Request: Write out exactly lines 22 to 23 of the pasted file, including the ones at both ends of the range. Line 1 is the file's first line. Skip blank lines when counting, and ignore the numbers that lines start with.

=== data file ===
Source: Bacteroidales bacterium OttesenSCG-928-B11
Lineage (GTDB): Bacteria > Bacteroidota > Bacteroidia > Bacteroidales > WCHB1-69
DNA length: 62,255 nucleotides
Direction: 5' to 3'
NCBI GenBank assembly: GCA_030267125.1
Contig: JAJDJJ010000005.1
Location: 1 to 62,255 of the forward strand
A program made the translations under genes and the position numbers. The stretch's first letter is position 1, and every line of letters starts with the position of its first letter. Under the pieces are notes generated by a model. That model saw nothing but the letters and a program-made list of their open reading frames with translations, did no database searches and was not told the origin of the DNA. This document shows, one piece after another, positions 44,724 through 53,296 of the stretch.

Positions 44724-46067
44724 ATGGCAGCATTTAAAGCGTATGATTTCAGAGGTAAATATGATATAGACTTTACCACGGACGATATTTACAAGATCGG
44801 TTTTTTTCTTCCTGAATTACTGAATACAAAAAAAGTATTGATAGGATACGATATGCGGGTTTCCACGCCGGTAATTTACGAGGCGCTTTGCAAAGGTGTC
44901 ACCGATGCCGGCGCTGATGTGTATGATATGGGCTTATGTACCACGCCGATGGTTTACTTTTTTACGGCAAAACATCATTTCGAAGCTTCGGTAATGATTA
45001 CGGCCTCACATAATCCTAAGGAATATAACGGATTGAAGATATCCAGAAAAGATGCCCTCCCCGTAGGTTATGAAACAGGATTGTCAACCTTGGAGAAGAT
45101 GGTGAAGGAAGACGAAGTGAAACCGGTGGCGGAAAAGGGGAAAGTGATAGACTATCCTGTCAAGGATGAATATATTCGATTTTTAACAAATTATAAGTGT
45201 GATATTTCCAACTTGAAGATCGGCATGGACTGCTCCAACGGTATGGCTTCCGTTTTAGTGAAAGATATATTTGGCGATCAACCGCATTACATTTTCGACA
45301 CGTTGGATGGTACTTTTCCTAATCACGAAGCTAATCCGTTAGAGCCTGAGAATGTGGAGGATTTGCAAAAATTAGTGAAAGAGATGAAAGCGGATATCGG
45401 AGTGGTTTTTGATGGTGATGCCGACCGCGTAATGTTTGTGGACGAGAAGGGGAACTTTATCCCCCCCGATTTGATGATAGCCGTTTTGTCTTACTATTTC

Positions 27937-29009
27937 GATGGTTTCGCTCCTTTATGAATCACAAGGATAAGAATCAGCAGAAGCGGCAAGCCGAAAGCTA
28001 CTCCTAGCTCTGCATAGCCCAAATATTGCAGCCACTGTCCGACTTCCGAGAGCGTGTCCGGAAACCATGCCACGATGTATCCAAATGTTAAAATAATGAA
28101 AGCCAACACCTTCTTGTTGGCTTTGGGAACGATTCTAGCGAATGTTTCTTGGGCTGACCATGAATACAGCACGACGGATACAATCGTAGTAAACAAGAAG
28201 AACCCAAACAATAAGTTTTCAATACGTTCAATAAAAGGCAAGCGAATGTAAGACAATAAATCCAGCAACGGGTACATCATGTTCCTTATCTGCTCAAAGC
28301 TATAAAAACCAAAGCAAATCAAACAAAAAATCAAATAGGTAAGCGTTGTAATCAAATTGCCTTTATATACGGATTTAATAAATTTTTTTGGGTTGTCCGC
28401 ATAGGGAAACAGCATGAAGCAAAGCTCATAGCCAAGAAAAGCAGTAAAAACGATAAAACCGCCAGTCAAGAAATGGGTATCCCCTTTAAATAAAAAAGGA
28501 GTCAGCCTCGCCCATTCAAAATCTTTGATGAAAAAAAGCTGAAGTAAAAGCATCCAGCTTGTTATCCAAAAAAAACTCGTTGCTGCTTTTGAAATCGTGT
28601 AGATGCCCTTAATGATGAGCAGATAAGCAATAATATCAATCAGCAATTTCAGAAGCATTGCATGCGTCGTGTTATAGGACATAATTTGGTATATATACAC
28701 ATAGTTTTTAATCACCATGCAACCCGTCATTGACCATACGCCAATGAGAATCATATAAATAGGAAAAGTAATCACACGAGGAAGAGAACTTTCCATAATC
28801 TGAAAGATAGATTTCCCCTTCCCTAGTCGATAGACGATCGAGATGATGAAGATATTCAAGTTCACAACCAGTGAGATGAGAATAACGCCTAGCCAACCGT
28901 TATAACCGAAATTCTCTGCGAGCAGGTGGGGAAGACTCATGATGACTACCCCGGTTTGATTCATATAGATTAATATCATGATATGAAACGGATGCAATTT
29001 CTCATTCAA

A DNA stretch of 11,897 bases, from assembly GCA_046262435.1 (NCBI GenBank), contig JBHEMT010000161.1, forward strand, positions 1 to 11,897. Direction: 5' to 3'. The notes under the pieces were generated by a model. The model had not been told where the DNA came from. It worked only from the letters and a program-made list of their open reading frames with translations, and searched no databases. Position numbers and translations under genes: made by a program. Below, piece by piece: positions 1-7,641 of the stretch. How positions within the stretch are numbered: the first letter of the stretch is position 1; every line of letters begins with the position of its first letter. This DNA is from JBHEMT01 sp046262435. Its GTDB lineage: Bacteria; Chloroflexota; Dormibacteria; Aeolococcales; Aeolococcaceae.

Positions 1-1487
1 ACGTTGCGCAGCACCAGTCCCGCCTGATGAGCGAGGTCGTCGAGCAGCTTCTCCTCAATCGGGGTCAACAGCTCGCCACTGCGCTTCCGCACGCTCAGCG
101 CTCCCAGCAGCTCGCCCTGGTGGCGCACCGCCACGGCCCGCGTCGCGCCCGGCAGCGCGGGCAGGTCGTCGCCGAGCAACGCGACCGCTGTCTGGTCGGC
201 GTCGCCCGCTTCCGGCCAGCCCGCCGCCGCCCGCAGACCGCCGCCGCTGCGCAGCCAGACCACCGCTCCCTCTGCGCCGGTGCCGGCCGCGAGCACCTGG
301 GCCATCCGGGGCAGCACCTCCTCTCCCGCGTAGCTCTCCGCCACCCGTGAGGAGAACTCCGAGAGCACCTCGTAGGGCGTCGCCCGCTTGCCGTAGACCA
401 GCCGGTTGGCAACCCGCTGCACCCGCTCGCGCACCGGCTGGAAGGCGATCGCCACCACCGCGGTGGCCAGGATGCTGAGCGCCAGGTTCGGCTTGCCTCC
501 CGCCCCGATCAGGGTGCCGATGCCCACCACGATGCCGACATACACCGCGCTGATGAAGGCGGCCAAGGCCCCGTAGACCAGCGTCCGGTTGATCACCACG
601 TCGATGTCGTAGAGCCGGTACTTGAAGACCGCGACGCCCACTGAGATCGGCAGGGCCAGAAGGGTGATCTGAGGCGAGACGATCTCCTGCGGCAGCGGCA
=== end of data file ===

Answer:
28201 AACCCAAACAATAAGTTTTCAATACGTTCAATAAAAGGCAAGCGAATGTAAGACAATAAATCCAGCAACGGGTACATCATGTTCCTTATCTGCTCAAAGC
28301 TATAAAAACCAAAGCAAATCAAACAAAAAATCAAATAGGTAAGCGTTGTAATCAAATTGCCTTTATATACGGATTTAATAAATTTTTTTGGGTTGTCCGC